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Restaurants may add COVID-19 surcharge

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Posted at 8:57 PM, May 27, 2020
and last updated 2020-05-28 01:17:14-04

TUCSON, Ariz. -- You might want to double check your bill the next time you eat out.

Restaurants could start adding a COVID-19 surcharge.

Kenneth Foy, the owner of Dante’s Fire at 2526 E Grant Road says restaurants have taken a huge financial hit and hard decisions have had to be made to keep his business afloat.

“Everybody’s taken a hit,” said Foy.

Foy is a part of Tucson Originals, a professional organization for locally owned restaurants in Tucson.

He and his colleagues said the next couple of months will bring lots of changes to the Tucson food scene.

“There will be some great ones that survive. There will be some great ones that don’t survive, and there will be some people that completely change focus,” Foy told KGUN9.

A change that could include a COVID-19 surcharge on your tab.

“I’ve heard of anything from 1.5% to 5%. The surcharge covers the increased costs of labor material, chemicals, different operating procedures,” he added.

Foy said it also helps with the rising cost of food.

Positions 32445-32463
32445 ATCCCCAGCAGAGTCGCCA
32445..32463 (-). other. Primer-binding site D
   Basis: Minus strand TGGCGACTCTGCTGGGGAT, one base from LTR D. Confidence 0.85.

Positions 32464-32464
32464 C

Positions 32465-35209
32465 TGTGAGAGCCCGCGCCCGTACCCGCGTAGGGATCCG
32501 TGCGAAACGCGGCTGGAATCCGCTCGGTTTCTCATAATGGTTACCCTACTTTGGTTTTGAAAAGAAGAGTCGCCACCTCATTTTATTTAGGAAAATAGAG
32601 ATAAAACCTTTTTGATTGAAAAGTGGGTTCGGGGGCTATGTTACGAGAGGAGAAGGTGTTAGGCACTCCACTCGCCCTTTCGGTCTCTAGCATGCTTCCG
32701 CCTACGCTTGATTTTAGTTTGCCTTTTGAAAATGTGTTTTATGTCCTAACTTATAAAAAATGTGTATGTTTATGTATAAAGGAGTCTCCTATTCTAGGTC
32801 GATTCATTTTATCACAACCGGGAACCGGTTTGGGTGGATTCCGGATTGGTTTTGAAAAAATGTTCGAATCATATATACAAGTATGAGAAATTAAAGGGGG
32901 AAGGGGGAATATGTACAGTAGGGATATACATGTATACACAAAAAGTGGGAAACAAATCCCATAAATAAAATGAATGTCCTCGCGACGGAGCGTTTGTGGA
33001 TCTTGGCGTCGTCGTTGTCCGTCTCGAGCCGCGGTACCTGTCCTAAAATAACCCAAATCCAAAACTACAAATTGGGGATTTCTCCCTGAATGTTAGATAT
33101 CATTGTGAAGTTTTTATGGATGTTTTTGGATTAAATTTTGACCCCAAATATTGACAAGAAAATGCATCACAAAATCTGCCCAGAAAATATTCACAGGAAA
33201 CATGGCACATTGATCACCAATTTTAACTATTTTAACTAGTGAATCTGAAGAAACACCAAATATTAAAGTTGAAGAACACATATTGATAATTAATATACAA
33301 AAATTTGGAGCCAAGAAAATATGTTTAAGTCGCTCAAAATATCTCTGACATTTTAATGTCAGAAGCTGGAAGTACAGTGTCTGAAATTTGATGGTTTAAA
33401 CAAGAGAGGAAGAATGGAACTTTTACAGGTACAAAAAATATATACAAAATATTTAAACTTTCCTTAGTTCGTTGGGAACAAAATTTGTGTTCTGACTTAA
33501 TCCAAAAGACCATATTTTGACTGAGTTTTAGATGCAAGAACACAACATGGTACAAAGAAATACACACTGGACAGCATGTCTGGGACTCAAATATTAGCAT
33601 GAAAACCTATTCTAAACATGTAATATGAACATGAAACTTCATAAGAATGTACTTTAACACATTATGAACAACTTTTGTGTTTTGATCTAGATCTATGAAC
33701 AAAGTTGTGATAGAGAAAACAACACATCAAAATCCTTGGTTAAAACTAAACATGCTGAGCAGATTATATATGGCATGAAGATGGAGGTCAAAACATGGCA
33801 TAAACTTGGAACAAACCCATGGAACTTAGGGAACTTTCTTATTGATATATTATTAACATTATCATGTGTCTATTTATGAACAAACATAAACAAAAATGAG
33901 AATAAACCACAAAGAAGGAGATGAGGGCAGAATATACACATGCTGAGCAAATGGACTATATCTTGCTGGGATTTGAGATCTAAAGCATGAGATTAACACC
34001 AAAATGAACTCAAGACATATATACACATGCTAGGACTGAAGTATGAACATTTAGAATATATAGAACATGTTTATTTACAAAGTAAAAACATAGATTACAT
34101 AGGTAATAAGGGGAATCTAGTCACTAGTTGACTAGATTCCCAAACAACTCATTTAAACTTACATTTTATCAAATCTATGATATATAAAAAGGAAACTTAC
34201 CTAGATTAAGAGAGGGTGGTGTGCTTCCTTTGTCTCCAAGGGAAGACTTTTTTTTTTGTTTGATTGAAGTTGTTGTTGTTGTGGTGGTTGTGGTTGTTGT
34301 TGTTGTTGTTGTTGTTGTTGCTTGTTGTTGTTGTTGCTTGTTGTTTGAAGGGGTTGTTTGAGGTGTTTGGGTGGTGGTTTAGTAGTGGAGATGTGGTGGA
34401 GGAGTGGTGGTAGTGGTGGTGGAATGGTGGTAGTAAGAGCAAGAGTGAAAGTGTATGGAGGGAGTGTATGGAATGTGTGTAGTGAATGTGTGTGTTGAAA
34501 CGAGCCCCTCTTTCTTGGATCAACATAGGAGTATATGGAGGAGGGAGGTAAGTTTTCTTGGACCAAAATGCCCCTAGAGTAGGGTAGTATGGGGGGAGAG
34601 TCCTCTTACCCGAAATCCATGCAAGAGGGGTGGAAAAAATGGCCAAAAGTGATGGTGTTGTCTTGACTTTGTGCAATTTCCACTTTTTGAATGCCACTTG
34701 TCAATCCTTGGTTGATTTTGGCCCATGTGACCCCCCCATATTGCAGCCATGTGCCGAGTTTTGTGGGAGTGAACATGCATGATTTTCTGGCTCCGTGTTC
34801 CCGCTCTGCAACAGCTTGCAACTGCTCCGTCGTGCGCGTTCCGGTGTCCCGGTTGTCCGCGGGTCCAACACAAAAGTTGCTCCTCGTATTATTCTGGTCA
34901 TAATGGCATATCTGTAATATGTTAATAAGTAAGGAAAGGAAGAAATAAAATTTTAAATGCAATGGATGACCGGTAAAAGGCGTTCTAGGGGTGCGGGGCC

“The ground beef went from $2.00 a pound to $6.00 and $7.00 a pound."

While he said these additional expenses could eventually drive him out of business, he’d rather raise prices on the menu than add the surcharge.

“The half pound burger went up a dollar, so we absorbed most of that cost. We understand that they’re hurting just like we are,” he said.

Foy said the federal Payment Protection Program loan is also helping keep his business afloat, but he’s the first to admit that will only go so far.

“There’s plenty in the bank, but there’s only so much that you can spend it on. We can’t spend it on groceries. That goes to staff, and utilities, and rent. So when that expires that’s when it gets really scary for a lot of people."

Which is why he’s trying to develop an app-based menu -- helping absorb the cost of disposable menus.

“We got 50 beverage menus and 50 food menus and its cost is $300.00,” he added.

And while money may be tight now, he’s hopeful these changes will be enough to carry his business through the pandemic.

“Tomorrow will always be brighter than today. We’re hoping things continue to get better. We know our business model is strong. We know we have the community’s support. We just have to capture and keep our clientele interested, engaged, happy, and getting the value."